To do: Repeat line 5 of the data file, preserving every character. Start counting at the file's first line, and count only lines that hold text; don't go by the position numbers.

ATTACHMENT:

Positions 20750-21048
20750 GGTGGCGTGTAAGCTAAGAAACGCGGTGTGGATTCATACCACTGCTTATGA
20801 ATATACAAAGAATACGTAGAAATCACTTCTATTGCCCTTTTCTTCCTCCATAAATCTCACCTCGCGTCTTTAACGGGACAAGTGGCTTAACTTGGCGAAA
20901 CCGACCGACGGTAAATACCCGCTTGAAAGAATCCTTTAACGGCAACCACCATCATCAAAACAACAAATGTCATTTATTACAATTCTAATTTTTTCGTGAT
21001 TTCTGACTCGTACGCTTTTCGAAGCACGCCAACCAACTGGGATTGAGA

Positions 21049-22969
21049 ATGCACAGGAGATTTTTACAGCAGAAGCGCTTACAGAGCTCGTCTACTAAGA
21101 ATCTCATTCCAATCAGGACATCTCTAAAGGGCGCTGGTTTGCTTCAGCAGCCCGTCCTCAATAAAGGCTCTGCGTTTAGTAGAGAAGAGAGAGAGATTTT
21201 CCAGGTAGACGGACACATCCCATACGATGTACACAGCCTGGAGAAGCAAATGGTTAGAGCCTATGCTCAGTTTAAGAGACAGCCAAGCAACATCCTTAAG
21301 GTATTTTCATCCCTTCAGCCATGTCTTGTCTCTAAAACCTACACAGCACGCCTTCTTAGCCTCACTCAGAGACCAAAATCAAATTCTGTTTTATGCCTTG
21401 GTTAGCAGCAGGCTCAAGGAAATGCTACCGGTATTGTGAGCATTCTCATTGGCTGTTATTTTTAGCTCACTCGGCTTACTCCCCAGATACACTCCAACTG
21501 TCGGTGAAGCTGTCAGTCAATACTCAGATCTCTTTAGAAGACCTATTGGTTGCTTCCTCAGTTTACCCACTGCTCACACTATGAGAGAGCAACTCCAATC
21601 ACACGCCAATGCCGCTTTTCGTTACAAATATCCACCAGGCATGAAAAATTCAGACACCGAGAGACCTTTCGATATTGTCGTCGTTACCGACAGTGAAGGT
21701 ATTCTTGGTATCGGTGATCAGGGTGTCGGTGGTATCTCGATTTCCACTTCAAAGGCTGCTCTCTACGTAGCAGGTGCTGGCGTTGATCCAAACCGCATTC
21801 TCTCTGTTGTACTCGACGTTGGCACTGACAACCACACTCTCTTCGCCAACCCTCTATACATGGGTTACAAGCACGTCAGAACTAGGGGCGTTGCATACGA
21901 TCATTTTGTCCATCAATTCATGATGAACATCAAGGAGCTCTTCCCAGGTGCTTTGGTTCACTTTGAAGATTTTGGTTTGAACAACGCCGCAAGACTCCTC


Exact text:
21001 TTCTGACTCGTACGCTTTTCGAAGCACGCCAACCAACTGGGATTGAGA